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Thursday, May, 28, 2015

Culture Change? Pope Francis Shows Us How


You think changing the culture in your company is challenging? Pope Francis might have a few ideas that will help.

In the past year Pope Francis has steadily made progress in changing a 2,000-year-old hierarchical organization weighed down in old traditions and mired in scandal. Culture is the individual and collective mindset of an organization about how we do it around here. You can't change beliefs through decrees. As far as I know he did not do an all-hands meeting with a big announcement about culture change and a cascading action strategy. Instead, seemingly invigorated by the challenge, he has taken powerful actions that can inform the modern corporate executive about how to make shifts in the culture.

  • Vision. The Pope knows what he wants: to change a finger pointing, rule based culture to one of humility and humanity. That is the beginning  to know what is current, what is desired and to articulate that. People can't engage in culture change if they don't know why it needs to be done and have a picture of what the change looks like.
  • Inspires by Example. Leaders hold the most power for changing culture because everyone watches their decisions and actions and what those reveal about what is important. Everything Pope Francis does and says is congruent with his vision. He spurns the fancy fur capes and palace accommodations and asks the people to pray for him, that he needs their help. He does outrageous things like hopping off his pope-mobile to pose for selfies with young people in the crowd. He uses a staff carved by prison inmates rather than saying people are our most important asset.
  • What he pays attention to and what he ignores. It really doesn't matter what organizations proclaim as their core values. People glean what is true by where leaders put their attention. When the Pope speaks with a softer tone toward gay people, washes the feet of convicts and uses tough language to attack the excesses of capitalism and trickledown economics it broadcasts what he cares about: the disenfranchised and the common person.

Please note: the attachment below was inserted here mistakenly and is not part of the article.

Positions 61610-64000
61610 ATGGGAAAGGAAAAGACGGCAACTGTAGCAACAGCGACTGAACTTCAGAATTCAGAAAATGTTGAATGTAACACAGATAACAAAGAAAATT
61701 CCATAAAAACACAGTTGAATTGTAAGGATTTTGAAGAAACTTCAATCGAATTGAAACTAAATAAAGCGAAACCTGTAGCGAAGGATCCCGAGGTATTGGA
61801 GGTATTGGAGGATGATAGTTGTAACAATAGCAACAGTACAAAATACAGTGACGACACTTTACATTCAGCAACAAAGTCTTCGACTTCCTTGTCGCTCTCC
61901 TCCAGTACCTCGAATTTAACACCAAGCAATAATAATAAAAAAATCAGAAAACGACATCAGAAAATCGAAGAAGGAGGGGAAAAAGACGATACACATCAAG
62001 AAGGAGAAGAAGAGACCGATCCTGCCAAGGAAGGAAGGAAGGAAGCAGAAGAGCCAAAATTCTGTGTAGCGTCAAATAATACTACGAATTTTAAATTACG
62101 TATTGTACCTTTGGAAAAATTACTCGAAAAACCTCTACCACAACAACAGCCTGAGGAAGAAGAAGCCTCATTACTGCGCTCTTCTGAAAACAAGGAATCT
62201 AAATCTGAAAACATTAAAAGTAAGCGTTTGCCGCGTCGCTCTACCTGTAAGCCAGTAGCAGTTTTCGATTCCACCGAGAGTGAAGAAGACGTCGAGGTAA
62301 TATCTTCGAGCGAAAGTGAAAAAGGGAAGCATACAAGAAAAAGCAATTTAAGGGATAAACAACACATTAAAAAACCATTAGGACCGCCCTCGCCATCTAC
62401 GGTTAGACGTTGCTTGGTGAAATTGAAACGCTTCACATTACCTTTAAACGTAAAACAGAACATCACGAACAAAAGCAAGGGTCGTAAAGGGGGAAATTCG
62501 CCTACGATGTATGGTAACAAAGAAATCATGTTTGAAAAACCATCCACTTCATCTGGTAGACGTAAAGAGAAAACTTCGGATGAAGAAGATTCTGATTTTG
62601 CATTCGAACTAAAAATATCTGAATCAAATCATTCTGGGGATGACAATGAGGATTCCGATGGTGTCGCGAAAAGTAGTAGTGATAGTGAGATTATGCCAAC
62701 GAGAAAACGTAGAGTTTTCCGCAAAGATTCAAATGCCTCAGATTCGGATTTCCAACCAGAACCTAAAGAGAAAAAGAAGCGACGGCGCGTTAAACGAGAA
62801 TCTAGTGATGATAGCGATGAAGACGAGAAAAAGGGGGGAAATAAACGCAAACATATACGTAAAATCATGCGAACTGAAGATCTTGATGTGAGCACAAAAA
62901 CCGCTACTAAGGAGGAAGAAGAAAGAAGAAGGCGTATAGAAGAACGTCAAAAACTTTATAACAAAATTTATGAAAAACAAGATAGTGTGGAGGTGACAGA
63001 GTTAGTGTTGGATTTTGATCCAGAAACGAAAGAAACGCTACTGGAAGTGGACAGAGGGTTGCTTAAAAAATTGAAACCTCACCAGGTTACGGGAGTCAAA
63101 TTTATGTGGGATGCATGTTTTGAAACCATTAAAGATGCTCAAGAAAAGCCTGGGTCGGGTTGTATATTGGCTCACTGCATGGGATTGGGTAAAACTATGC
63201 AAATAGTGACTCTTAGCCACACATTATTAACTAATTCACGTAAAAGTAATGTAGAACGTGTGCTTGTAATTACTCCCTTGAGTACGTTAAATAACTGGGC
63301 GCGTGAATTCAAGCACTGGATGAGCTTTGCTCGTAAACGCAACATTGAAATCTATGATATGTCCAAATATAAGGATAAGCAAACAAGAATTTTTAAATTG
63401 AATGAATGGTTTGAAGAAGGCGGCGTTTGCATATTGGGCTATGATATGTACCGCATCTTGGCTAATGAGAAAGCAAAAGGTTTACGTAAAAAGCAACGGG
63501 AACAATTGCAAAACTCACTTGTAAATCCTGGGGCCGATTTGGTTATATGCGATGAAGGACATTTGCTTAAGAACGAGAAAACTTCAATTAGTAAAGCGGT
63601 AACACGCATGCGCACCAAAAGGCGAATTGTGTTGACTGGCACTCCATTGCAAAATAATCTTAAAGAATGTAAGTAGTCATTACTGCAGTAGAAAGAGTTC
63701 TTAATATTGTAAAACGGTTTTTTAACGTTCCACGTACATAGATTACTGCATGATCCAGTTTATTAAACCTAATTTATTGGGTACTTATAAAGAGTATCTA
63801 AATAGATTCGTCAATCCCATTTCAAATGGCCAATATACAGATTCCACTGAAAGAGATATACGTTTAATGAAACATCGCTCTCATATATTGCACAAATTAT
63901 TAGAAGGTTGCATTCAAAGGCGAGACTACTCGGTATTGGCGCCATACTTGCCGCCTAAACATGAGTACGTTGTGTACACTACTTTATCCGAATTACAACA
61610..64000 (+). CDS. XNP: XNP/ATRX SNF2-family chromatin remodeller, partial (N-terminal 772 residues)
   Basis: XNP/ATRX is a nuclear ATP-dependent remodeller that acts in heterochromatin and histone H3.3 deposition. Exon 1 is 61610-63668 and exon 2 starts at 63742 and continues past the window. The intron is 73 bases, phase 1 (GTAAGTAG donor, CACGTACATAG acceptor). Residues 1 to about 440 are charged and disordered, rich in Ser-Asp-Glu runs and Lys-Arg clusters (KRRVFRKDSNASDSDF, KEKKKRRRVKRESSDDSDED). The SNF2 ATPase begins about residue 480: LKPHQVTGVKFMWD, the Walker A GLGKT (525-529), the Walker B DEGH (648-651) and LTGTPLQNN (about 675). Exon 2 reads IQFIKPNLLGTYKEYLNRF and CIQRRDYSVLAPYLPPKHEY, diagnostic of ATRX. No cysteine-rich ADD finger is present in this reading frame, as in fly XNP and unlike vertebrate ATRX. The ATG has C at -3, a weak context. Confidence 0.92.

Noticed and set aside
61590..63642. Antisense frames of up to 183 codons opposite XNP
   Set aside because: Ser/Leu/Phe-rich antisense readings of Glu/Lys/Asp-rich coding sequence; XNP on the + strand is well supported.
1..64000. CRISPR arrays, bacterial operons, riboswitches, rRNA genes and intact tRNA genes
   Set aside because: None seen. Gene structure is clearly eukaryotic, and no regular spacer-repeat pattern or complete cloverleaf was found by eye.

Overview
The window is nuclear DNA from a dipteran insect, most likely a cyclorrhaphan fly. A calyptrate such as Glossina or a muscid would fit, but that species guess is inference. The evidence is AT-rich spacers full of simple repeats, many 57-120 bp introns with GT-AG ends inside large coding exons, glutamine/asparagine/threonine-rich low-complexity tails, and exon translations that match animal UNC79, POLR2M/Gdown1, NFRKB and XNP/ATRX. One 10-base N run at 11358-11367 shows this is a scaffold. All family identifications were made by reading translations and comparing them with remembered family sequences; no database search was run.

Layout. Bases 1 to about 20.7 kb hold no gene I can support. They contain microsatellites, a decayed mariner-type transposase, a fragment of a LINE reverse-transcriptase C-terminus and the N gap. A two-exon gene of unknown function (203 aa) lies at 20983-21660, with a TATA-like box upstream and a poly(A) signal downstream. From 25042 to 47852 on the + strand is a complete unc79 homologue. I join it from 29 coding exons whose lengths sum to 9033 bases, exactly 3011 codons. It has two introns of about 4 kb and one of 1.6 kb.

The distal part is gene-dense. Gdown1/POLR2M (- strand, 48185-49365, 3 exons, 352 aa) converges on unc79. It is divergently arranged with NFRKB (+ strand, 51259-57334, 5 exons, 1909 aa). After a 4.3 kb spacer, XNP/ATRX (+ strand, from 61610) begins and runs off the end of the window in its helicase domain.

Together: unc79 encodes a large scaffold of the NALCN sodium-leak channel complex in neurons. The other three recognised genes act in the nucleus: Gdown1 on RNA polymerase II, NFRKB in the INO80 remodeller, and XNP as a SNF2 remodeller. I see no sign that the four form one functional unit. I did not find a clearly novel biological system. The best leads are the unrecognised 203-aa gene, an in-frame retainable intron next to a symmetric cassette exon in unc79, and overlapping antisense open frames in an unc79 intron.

• Courage. The Pope is seen as outrageous by many not too happy with the direction he is taking. He does not seem to have much regard for upsetting the status quo and that takes courage. In a speech to young people last August he said: In life there will always be people with proposals to curb and block your way. Please, go against the current. Be courageous, courageous: go against the current. We know instinctively the leaders who are authentic and stand up for what they believe are the ones we trust and follow.
  • What gets rewarded, what gets punished, who gets promoted, who gets fired or demoted. Pope Francis has done some notable house cleaning. One of the first to go was the Bishop of Bling, a German bishop who spent $43 million on a new residence and complex, complete with a luxury bathtub and private gym. Next to go were four of the five cardinals at the scandal-ridden Vatican Bank. Now he has installed fresh faces that reflect the humility, moral ethics and humanity that he treasures.
  • Hiring practices are powerful levers for signaling what is wanted. Hiring people who fit the culture you desire is essential. When Walter Scott for Parade magazine asked Toms Shoes founder, Blake Mycoski, "What do you look for when you?re interviewing someone?" Blake replied, "If all their questions are about growth and profits, and none are like, How do you know the kids get the shoes that you give [away], that's a pretty telling sign they're not a good cultural fit.

Connie Meyer is president of Performance Partners, a management consulting company focused on supporting healthy, thriving organizations. She has supported many organizations in shifting their culture to support employee engagement and alignment to the vision, mission, values and strategy.

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